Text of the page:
Essentially, I have to show that where {[itex]e_1,...,e_n[/itex]} forms the basis of [itex]L[/itex], no family of vectors {[itex]e'_1 ,..., e'_m[/itex]} with [itex]m[/itex]>[itex]n[/itex] can serve as the basis of [itex]L[/itex]. The book shows this by saying there exists a [itex]0[/itex] vector such that [itex]0 = \sum_{i=1}^{m}x_ie'_i[/itex], where not all [itex]x_i[/itex] vanish. I wanted to show it by distinguishing the sets to which [itex]e[/itex] and [itex]e'[/itex] belong and showing that if one belongs to a set in n-dimension and the other belongs to a different set in g-dimension where g>n, the n-dimension cannot encompass the g-dimension. I'm not sure if this is doable or too longwinded. Also, I do not understand their reasoning or where the [itex]0[/itex] vector comes from. Help?(adsbygoogle = window.adsbygoogle || []).push({});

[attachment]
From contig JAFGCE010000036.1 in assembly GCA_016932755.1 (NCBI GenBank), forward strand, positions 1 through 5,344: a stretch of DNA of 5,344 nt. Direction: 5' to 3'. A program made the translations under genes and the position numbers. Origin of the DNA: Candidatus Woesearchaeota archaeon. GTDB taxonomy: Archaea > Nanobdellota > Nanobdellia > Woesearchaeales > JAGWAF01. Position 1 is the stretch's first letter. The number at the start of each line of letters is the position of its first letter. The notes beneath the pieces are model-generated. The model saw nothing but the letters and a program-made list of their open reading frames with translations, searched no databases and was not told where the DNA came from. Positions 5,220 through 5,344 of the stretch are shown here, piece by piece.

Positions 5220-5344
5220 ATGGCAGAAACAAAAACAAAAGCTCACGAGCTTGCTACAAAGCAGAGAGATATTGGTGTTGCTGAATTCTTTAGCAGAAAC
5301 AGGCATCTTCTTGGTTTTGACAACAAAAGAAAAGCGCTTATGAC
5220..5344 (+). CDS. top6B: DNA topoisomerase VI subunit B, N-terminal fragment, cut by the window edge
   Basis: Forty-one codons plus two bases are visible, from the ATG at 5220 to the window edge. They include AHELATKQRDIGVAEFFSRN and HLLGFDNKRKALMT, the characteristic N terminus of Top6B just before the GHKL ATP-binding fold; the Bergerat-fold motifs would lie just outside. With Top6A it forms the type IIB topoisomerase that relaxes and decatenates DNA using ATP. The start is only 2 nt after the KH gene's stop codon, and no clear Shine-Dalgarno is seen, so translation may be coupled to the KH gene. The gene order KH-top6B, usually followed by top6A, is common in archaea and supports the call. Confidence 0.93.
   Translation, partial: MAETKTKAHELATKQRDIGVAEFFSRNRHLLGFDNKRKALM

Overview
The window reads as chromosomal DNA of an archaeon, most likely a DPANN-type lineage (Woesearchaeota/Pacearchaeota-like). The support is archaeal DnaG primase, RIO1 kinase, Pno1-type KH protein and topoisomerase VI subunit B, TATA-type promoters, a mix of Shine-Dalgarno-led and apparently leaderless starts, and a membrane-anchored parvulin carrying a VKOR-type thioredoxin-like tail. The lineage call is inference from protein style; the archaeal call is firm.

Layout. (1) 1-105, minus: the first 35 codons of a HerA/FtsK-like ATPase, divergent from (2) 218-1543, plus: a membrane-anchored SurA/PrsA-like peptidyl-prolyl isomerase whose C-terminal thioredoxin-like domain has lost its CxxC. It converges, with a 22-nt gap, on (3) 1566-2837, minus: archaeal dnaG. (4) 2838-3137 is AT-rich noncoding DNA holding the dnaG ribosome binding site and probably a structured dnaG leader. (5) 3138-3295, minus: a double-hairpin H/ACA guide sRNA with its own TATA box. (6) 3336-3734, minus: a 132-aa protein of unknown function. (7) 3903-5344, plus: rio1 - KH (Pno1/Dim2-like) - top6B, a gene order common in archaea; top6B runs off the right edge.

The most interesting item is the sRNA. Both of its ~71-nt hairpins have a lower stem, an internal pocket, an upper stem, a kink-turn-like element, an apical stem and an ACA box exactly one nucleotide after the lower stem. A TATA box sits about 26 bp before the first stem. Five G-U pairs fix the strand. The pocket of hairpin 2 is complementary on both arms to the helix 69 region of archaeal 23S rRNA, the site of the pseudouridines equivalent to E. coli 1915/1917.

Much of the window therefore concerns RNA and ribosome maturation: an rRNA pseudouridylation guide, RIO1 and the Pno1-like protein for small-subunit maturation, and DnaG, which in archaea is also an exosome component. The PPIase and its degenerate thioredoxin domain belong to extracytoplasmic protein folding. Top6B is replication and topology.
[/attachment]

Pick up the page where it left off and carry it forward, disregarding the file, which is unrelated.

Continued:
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# # elements in base does not depend on the basis

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